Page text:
Come From Away is one of the hottest tickets on Broadway. It was nominated for seven Tony awards last year and won the prize for Best Direction of a Musical. A film adaptation is in the works.

The musical tells the story of what happened when 38 airliners en-route to and from the United States were forced to land in Gander, Newfoundland when American air traffic was grounded following the 9/11 terrorist attacks. The people of Gander welcomed the passengers and crews – mostly Americans – with open arms. It is a story of a shared humanity, of the kindness one extends to a friend and neighbour in a time of need.

Canadians pride ourselves on our hospitality. When Prime Minister Justin Trudeau personally welcomed Syrian refugees at Pearson Airport in Toronto in 2015, he was channeling a broadly-held and deeply cherished Canadian virtue. What would have seemed mawkish behaviour for virtually any other national leader was perfectly in tune with how Canadians perceive ourselves.

No country’s national self-image ever fully corresponds to reality, of course. While we invariably celebrate Canadian “decency,” we often fall short of the mark. Racism, particularly against indigenous people, is endemic, the treatment of First Nations by all levels of government ranges from neglectful to oppressive, and the federal government’s energy policy is nothing short of shameful.

Yet, for all of our shortcomings as a country, decency is a mark, a target to aim for. I heard the great Canadian social democrat David Lewis speak in Montreal when I was a child, and one thing that he said has resonated in my memory for more than 40 years: “Other countries aspire to be great,” he said. “Canada aspires to be good.”

It has not been easy. The economic, political, cultural, social, and geopolitical challenges of the 20th and 21st centuries and the limitations of our humanity make binary moral judgments of “good” and “evil” impossible. At best Canadians, as a culture and as a political community, have tried to find balance in a complex ethical calculus. Perhaps this is why the greatest Canadian philosophers have been ethicists like Charles Taylor and John Ralston Saul.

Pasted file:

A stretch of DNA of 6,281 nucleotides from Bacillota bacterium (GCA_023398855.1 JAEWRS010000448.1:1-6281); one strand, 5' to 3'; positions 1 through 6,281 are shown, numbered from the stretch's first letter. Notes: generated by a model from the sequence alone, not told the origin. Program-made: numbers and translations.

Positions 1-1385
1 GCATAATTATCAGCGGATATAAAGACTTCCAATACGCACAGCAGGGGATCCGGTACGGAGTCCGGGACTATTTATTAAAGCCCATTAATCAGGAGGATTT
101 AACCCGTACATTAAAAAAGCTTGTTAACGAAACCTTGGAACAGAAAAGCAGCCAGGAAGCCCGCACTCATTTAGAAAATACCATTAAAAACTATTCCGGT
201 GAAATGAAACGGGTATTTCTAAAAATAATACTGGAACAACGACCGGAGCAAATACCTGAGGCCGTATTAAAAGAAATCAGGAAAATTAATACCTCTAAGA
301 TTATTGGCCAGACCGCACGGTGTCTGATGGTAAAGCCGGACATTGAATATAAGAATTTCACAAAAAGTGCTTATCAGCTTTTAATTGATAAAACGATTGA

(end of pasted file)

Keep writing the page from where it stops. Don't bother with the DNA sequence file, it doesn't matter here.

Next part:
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In some ways, the most difficult and persistent challenge to Canadian decency has come from our neighbour to the south.

Almost without exception, Canadians love American culture. We listen to your music, we watch your movies and television, we admire your energy. Canadians who make their mark south of the world’s longest undefended border – Margaret Atwood, Neil Young, Morley Safer, Margot Kidder, Drake, Leonard Cohen, and so many others – are national heroes. I suspect that few Canadians actually like Justin Bieber, but the fact that so many Americans do makes him kind of special.

I came to the United States 13 years ago to pursue a PhD in American history at an American university. I had spent most of my life listening to John Coltrane, Dave Brubeck, Pauline Oliveros, John Cage, and Aaron Copland, reading Philip Roth and John Dos Passos, watching Hollywood movies, and I wanted to dedicate my life to studying the pulsing American heart of modernity. In fact, my passionate love for American art and culture – high and low – is resolutely Canadian.

Yet, at the same time, the United States is often hard to love. The same qualities that make your country so exciting and compelling – its energy, its confidence, the sheer volume of everything it produces – make it infuriating and oppressive. When it crosses the border, your energy feels like selfish grasping, your confidence reeks of arrogance, and your vast production of everything seems to be nothing more than cultural and economic imperialism.

Although we share a border, a language (one of our national tongues), tastes, and history, there is much in the United States that we find perplexing, if not deeply disturbing. The unending, keening racial hatred that has dominated so much American history is one thing. The constant drumbeat of American militarism is another. And gun control? Most Canadians can’t understand how that is even a question anymore.

Ironically enough, health care – the one issue where Americans invariably compare themselves to Canada – isn’t something we talk about. Canadians cherish our national health insurance system as much as Americans cherish the Bill of Rights, but few have any idea how the American system works. Once, when I told a Canadian friend that I rode out a life-threatening anaphylactic reaction rather than go to the hospital 500 metres away because I had no health insurance, she wondered “how is that even possible?!” Canadians rarely comment on American health care because we mostly have no idea how bad it really is.